Bayesian Nonparametric Regression Analysis of Data with Random Effects Covariates from Longitudinal Measurements

Type
Article

Authors
Ryu, Duchwan
Li, Erning
Mallick, Bani K.

KAUST Grant Number
KUS-C1-016-04

Online Publication Date
2010-09-28

Print Publication Date
2011-06

Date
2010-09-28

Abstract
We consider nonparametric regression analysis in a generalized linear model (GLM) framework for data with covariates that are the subject-specific random effects of longitudinal measurements. The usual assumption that the effects of the longitudinal covariate processes are linear in the GLM may be unrealistic and if this happens it can cast doubt on the inference of observed covariate effects. Allowing the regression functions to be unknown, we propose to apply Bayesian nonparametric methods including cubic smoothing splines or P-splines for the possible nonlinearity and use an additive model in this complex setting. To improve computational efficiency, we propose the use of data-augmentation schemes. The approach allows flexible covariance structures for the random effects and within-subject measurement errors of the longitudinal processes. The posterior model space is explored through a Markov chain Monte Carlo (MCMC) sampler. The proposed methods are illustrated and compared to other approaches, the "naive" approach and the regression calibration, via simulations and by an application that investigates the relationship between obesity in adulthood and childhood growth curves. © 2010, The International Biometric Society.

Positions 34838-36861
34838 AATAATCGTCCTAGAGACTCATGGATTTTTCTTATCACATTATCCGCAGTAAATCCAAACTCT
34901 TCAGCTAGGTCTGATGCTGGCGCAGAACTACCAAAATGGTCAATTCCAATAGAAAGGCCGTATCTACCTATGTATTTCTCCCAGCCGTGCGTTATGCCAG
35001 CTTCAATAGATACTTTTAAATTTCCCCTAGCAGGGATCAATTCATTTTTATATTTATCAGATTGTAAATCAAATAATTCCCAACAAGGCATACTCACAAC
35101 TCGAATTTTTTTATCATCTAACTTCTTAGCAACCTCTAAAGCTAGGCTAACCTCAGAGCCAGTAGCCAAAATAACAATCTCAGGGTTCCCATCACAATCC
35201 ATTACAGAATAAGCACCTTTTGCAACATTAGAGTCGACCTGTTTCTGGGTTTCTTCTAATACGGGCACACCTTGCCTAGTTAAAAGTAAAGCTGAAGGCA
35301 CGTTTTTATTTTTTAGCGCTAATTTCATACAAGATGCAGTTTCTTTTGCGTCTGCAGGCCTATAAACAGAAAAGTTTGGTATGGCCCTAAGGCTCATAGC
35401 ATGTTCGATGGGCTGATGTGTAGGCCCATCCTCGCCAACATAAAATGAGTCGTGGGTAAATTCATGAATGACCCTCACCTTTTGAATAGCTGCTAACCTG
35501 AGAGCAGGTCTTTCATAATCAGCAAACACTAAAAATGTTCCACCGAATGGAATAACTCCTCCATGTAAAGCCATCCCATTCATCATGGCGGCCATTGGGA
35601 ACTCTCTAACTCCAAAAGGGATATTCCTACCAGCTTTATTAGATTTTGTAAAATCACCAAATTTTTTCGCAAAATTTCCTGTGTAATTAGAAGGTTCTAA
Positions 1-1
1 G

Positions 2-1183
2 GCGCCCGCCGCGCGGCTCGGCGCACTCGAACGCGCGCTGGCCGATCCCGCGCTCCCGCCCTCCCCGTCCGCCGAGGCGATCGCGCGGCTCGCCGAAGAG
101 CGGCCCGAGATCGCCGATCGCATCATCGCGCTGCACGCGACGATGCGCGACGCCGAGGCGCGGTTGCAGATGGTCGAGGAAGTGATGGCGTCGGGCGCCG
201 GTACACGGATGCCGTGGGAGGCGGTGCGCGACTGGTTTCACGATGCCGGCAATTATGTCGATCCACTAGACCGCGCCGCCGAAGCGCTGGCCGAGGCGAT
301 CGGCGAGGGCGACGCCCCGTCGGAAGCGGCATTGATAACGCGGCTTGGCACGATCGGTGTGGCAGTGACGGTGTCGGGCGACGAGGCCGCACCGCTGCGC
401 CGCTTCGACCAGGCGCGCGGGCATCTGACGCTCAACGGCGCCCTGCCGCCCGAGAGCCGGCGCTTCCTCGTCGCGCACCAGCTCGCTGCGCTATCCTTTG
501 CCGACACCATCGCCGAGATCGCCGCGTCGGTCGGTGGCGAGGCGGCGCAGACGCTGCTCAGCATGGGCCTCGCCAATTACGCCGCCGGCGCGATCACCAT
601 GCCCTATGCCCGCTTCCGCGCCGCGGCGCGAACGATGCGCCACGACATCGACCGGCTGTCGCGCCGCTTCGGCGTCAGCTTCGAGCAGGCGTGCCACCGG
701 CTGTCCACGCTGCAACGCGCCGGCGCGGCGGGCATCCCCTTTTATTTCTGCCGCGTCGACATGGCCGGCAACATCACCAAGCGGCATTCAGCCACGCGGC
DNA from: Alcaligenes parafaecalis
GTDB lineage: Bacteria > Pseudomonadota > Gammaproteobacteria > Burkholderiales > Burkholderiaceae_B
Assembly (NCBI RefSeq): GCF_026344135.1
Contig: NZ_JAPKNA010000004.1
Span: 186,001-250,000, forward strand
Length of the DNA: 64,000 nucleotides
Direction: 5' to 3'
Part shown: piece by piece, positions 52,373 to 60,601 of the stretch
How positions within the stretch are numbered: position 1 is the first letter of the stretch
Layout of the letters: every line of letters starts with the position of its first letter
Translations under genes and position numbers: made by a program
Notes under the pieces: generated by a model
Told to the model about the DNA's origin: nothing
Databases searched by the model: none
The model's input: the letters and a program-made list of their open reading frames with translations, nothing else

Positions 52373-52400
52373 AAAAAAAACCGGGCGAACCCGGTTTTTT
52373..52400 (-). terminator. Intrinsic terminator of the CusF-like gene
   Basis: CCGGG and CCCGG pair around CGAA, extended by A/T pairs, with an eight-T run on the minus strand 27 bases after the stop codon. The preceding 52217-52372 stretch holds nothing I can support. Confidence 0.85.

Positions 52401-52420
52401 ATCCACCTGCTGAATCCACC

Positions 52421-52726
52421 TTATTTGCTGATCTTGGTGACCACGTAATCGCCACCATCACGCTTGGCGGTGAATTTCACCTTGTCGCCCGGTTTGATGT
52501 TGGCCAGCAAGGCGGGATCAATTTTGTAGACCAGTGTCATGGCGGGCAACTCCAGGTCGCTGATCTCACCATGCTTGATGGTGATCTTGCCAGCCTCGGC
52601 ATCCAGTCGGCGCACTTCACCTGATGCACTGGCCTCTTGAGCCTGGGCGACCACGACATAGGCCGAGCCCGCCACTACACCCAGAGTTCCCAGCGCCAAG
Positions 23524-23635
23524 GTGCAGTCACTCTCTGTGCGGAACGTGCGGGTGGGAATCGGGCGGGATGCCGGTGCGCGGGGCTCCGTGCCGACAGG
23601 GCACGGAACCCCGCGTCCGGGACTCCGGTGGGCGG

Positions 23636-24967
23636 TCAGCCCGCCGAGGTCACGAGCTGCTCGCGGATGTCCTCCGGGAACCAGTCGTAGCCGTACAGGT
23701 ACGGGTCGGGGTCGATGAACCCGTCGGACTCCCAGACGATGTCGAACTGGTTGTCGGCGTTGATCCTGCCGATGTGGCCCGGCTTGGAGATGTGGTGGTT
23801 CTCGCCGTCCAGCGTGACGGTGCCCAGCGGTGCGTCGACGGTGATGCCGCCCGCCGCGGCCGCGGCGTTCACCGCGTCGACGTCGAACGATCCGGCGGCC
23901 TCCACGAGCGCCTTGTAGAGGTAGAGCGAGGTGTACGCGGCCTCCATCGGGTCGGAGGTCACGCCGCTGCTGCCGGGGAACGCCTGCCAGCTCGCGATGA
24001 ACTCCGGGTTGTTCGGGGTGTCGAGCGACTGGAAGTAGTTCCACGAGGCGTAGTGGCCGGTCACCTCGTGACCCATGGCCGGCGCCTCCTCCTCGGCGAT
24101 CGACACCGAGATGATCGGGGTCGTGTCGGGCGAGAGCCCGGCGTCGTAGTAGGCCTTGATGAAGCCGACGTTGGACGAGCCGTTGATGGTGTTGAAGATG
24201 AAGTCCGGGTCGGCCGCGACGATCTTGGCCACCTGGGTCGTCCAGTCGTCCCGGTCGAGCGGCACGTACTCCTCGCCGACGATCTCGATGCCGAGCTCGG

Citation
Ryu D, Li E, Mallick BK (2010) Bayesian Nonparametric Regression Analysis of Data with Random Effects Covariates from Longitudinal Measurements. Biometrics 67: 454–466. Available: http://dx.doi.org/10.1111/j.1541-0420.2010.01489.x.

Acknowledgements
The research of D. Ryu and B. Mallick was partially supported by Award Number KUS-C1-016-04 made by King Abdullah University of Science and Technology (KAUST), and was partially supported by the DOE NNSA under the Predictive Science Academic Alliances Program by grant DE-FC52-08NA28616. B. Mallick's research was also partially supported by National Science Foundation grant NSF DMS 0914951 and National Cancer Institute grant CA 57030. The authors are thankful to M. Pepe and K. Seidel for the child growth data, and S. Berry for the Fortran source code of the Bayesian smoothing splines.

Publisher
Wiley

Journal
Biometrics

DOI
10.1111/j.1541-0420.2010.01489.x

PubMed ID
20880012

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